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PROJECT PROFILE

Cornell University
38-MW CHP & District Energy System

Quick Facts
LOCATION: Ithaca, NY
MARKET SECTOR: College/University
FACILITY SIZE: 14 Million sq. ft.
CAPACITY: CHP – 38 MW; Steam – 843,000
lbs/hr; Chilled Water – 26,000 Tons
(includes 20,000 Tons from Lake Source
Cooling); Thermal Energy Storage (TES) –
4,000 Tons
EQUIPMENT: Two Dual-Fuel Solar Titan 130
Combustion Turbines with Inlet Air
Cooling, Two Dual-Pressure Rentech
HRSGs, Three Package Boilers, Two
Carrier Electric Centrifugal Chillers
Cornell University operates a highly efficient CHP plant to provide
energy for its Ithaca campus. FUEL: Primary – N. Gas, Secondary – #2 Fuel
Oil
USES OF THERMAL ENERGY: Space Heating and
Site Description
Cooling, Process Steam, Domestic Hot
Water
Cornell University’s Combined Heat and Power (CHP) and Cooling
CHP TOTAL EFFICIENCY: 78 %
Plant provide a campus of 37,000 students, faculty and staff with
ENVIRONMENTAL BENEFITS: Conversion from
efficient heating, cooling and electricity. A 7.5 MW campus CHP plant
coal reduced CO2 emissions by 89,300
has delivered heating and electricity to campus buildings since 1922
tons per year.
and an innovative Lake Source Cooling system was added in 2000 to
NOTE: Cornell utilizes Deep Lake Water
provide renewable cooling. In 2008, the campus completed an
Cooling from Lake Cayuga to provide
expansion of its existing CHP facility, adding 30 MW of additional
over 65% of campus cooling.
capacity and replacing coal with natural gas as the primary fuel. The
new CHP plant uses 29 percent less fuel than the average power plant and has an overall operating efficiency of 78%
percent. Cornell earned the Environmental Protection Agency's Energy Star award in 2011 in recognition of these
achievements.

Reasons for District Energy & CHP

Cornell University signed the American College and University Presidents Climate Commitment in 2007, pledging to
achieve a carbon-neutral campus by 2050. Modernizing the campus CHP plant was one of Cornell’s first steps toward
implementing its award-winning Climate Action Plan. The new CHP plant significantly cuts campus carbon emissions by
increasing efficiency, replacing coal with natural gas and reducing fuel consumption. The District Energy network is an
asset that gives the university increased flexibility to add renewable fuel sources such as biofuels and geothermal in the
future, as market conditions and environmental factors evolve. Cornell’s CHP plant and District Energy system reduce
overall fuel consumption costs and improve the security and reliability of the campus’ energy supply.
Conversion from Coal to Natural Gas

In 2008, Cornell expanded and upgraded its CHP plant by adding 30 MW of


new capacity and converting the entire existing system from coal to natural
gas. The new central plant eliminates 89,300 tons of carbon dioxide emissions
per year, about 25 percent of the University's total carbon footprint. Since
1922, the original central plant consumed 65,000 tons of coal per year to
supply the campus with 400,000 lbs/hr steam and 7.5 MW of electricity. After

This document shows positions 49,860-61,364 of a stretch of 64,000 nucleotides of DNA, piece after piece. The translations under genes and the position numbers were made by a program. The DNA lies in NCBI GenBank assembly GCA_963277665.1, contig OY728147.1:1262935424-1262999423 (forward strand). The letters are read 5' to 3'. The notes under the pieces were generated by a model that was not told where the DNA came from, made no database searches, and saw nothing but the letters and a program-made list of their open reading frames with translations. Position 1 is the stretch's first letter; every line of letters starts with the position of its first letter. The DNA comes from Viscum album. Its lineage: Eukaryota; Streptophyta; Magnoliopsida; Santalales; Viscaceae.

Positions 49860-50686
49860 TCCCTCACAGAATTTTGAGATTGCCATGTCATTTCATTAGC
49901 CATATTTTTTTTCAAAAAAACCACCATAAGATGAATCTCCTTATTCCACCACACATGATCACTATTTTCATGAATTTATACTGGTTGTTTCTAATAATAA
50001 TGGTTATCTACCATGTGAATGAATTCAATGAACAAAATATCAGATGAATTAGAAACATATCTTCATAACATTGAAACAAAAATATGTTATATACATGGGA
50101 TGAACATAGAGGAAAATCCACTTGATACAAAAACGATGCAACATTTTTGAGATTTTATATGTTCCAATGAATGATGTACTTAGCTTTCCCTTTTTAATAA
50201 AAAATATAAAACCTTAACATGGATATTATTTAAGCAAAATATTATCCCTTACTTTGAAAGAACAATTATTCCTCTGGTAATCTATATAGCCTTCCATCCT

the plant upgrades in 2008, on-site coal consumption has been eliminated
and coal usage associated with purchased electricity has been reduced by 80
percent. Cornell’s new CHP plant was awarded the EPA Energy Star award in
2011 in recognition of its "outstanding pollution reduction and energy
efficiency qualities.”

Cornell’s CHP plant.

District Energy & CHP Equipment and Operation

Cornell’s highly efficient campus CHP plant uses two combustion


turbines burning Natural Gas or Ultra Low Sulfur Diesel to produce
steam and electricity. The plant also runs two Heat Recovery Steam
Generators to optimize total efficiency. Overall, the system runs at
approximately 78% efficiency and produces enough electricity to meet
85% of the campus demand.

Cornell’s CHP plant supplies enough steam to meet the campus’


summer energy needs and operates additional boilers to produce more
steam during the winter. The CHP plant recovers the waste heat from
the electricity generation process and uses it to make steam and
chilled water that is transported through underground pipes around
the campus to heat and cool buildings.
Cornell’s CHP Plant and District Energy system.

Environmental Benefits

By upgrading the central plant and converting to


natural gas, Cornell University’s new, highly efficient
CHP/District Energy system eliminates the need for coal
and improves overall system efficiency. The plant
upgrades and conversion from coal reduced carbon
dioxide emissions by 89,300 tons per year. District
energy and the innovative Lake Source Cooling system
provide an efficient, carbon-free source of cooling and
Thermal Energy Storage provides additional cost-
effective, clean chilled water capacity.

Cornell’s projected greenhouse gas reductions.


Cornell’s District Energy infrastructure will continue to help the university deploy additional renewable and clean
technologies such as biofuels and geothermal as it works to reduce its environmental footprint and complete its Climate
Action Plan.
For More Information

INTERNATIONAL DISTRICT ENERGY CORNELL UNIVERSITY DATE PRODUCED: 2012


ASSOCIATION James Adams, Director of Utilities
Robert Thornton, President Jra4@cornell.edu
rob.idea@districtenergy.org www.fs.cornell.edu